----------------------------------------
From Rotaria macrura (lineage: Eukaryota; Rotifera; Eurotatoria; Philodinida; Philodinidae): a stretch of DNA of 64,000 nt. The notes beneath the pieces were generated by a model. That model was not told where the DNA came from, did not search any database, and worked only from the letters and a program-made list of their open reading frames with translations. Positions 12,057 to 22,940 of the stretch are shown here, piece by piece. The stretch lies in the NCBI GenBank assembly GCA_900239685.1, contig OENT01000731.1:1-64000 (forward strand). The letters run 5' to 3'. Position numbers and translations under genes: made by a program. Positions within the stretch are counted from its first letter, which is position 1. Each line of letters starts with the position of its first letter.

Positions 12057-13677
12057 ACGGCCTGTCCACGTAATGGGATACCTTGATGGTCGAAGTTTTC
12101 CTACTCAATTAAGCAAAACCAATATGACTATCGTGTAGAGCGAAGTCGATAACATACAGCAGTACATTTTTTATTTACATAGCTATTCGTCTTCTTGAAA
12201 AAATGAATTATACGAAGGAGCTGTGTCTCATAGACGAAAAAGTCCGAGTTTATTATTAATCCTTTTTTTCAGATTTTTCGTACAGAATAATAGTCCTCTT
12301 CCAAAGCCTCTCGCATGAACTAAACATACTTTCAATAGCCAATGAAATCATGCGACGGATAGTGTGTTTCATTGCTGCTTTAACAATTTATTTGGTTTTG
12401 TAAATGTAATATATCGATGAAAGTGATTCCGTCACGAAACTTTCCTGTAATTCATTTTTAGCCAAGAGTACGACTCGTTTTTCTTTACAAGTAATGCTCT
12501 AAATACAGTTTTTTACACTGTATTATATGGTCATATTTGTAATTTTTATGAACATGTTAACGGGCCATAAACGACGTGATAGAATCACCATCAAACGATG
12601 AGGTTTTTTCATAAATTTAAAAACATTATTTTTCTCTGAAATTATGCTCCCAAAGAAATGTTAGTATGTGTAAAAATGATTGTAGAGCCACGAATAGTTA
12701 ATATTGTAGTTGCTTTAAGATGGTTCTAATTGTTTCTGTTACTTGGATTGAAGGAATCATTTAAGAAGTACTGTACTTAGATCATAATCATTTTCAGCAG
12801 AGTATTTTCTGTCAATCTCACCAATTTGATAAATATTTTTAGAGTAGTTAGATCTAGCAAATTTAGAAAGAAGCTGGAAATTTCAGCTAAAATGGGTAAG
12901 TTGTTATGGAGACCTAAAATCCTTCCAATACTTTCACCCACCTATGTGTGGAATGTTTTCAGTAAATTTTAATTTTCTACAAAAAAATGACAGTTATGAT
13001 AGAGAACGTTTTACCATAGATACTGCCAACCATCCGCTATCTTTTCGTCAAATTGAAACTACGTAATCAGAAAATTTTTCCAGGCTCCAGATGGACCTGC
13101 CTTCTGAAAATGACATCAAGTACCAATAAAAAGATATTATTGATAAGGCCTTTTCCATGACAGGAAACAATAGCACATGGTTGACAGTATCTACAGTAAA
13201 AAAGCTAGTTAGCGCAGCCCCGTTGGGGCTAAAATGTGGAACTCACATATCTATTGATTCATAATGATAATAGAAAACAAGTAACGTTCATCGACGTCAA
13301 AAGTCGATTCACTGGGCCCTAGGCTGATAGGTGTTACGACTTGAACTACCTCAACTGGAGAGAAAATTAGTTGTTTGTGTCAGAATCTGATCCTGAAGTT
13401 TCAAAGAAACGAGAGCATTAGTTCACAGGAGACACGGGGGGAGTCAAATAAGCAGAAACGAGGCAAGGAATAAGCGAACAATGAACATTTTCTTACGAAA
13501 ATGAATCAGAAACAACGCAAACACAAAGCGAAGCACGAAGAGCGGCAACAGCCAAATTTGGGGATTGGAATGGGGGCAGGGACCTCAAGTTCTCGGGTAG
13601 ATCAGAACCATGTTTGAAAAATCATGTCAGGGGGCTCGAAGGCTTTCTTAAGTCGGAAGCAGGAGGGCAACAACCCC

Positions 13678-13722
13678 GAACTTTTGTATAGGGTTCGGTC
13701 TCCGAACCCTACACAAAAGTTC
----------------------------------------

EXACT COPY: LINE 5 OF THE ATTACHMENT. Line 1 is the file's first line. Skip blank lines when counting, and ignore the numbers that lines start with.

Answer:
12201 AAATGAATTATACGAAGGAGCTGTGTCTCATAGACGAAAAAGTCCGAGTTTATTATTAATCCTTTTTTTCAGATTTTTCGTACAGAATAATAGTCCTCTT